|Overview of NSAIDs
Possible Side Effects
|NSAIDS and Cancer
Nonsteroidal anti-inflammatory drugs (NSAIDs) can help relieve pain.
Even though they are available over-the-counter, that does not mean that they are harmless, nor that they should be taken for more than a brief period (as stated on the label) without consulting a doctor.
Often there are safer or more effective alternatives, and sometimes their use masks issues that need more medical attention.
Side effects of NSAIDs can include increased risk of asthma, dementia, and internal bleeding. Except for aspirin, NSAIDs also increase the risk of heart attack, stroke, and heart failure.
Experts advise that the elderly and people with chronic illnesses should first try acetomenophen, but to never take more than the safe amount listed on the container, because even slight overdoses can cause liver failure and death.
If NSAIDs do not work, then opiates (like codeine or morphine) are much safer for long term use. (Also see What is Scleroderma?, Medical Overview, and Medications for Scleroderma, Arthritis, Autoimmune and Rheumatic Diseases)
An Aspirin a Day for Heart Health? It May Depend on Your Weight. A daily dose of baby aspirin is widely recommended for heart disease prevention, but a one–dose–fits–all approach may not work. New York Times, 07/17/2018.
Information for Patients About NSAIDs. Traditional NSAIDs include aspirin, ibuprofen (e.g., Advil, Motrin), naproxen (e.g., Aleve) and many other generic and brand name drugs. A newer addition to the NSAID group is celecoxib (Celebrex) which is a COX 2 Selective NSAID. American College of Rheumatology.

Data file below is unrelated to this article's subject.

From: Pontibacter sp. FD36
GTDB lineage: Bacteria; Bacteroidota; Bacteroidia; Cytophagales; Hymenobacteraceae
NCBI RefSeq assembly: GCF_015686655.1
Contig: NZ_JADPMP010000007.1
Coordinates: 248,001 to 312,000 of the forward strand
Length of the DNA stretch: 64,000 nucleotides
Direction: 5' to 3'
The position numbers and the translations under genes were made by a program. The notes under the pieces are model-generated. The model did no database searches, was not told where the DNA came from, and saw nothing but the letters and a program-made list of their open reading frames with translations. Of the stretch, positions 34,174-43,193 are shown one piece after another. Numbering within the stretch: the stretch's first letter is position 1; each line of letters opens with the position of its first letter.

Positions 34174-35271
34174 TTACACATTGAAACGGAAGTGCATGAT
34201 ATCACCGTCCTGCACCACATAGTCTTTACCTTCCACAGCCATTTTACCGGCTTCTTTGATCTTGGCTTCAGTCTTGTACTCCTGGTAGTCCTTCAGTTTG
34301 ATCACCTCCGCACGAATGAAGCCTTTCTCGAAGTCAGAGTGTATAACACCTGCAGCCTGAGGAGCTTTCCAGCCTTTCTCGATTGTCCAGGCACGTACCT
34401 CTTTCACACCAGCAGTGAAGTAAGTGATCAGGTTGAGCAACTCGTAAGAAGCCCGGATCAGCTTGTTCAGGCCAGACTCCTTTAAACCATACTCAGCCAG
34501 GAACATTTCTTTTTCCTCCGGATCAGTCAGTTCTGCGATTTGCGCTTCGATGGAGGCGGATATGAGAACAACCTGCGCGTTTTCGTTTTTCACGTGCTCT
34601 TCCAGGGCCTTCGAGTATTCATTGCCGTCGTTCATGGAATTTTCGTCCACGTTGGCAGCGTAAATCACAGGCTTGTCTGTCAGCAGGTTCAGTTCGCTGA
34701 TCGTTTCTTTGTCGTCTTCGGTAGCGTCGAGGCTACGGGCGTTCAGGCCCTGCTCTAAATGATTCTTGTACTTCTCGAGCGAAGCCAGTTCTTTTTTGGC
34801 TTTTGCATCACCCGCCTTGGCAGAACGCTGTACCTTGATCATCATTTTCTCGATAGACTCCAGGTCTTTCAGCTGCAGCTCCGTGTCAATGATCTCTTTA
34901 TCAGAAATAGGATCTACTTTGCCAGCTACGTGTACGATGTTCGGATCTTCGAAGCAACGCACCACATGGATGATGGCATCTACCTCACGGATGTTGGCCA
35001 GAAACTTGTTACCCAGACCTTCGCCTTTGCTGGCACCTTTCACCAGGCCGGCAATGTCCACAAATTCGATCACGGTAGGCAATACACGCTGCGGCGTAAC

Nonsteroidal anti-inflammatory drugs (NSAIDs). Non Steroidal Anti-Inflammatory Drugs (NSAIDs) are medications which, as well as having pain-relieving (analgesic) effects, have the effect of reducing inflammation when used over a period of time. MedInfo.co.uk.
Taking an aspirin each day does more HARM than good for healthy middle-aged adults. A major new study concludes the risk of major internal bleeding significantly outweighs the benefit of aspirin among those with no history of heart disease. Mail Online, 01/22/2019.
Why Aspirin May Be More Dangerous for Older People. For older people, the risks associated with bleeding were actually higher than the risk of having a heart attack or stroke, which the aspirin was supposed to prevent. Time Healthland, 06/14/2017.
Before You Take Ibuprofen, Try This. Recent studies suggest that when taken regularly, nonsteroidal anti–inflammatory drugs (NSAIDs) can have serious side effects. Time Healthland, 05/18/2017. (Also see Alternative Therapies)
Heart attack, stroke warning on pain relievers strengthened. Prescription and over-the-counter NSAIDs were found in several studies to increase the risk for heart attack and stroke, prompting the Food and Drug Administration to strengthen warnings on bottles and boxes. United Press International, 7/10/2015.
Use of non-steroidal anti-inflammatory drugs and prostate cancer risk: a population-based nested case-control study. Our findings suggest modest benefits of at least some NSAIDs in reducing prostate cancer risk. Mahmud SM. PLoS One.
COX-2 inhibitors are a form of non-steroidal anti-inflammatory drug (NSAID) that directly targets COX-2, an enzyme responsible for inflammation and pain. Celebrex and Vioxx are Cox-2 inhibitors.
Cox-2 Inhibitors. The COX-2 inhibitors represent a new class of drugs that do not affect COX-1, but selectively block only COX-2. This selective action provides the benefits of reducing inflammation without irritating the stomach. MedicineNet.com.
Many thanks to our recent donors, Jack and Elizabeth Lewis, Chris Dokter, Margaret Roof, Network for Good, PayPal Charitable Giving Fund, United Way Snohomish and Arnold Slotkin. See ISN News for more donors. Click Here to Donate.
TOLL FREE HOTLINE, U.S. and Canada: 1-800-564-7099
Ask for our Free Info Packet by email or postal mail!
SCLERO.ORG is the world's leading nonprofit for trustworthy research, support, education and awareness for scleroderma and related illnesses.
We are a service of the nonprofit International Scleroderma Network (ISN), which is a 501(c)(3) U.S.-based public charitable foundation, established in 2002. Meet Our Team, or Volunteer. Donations may also be mailed to: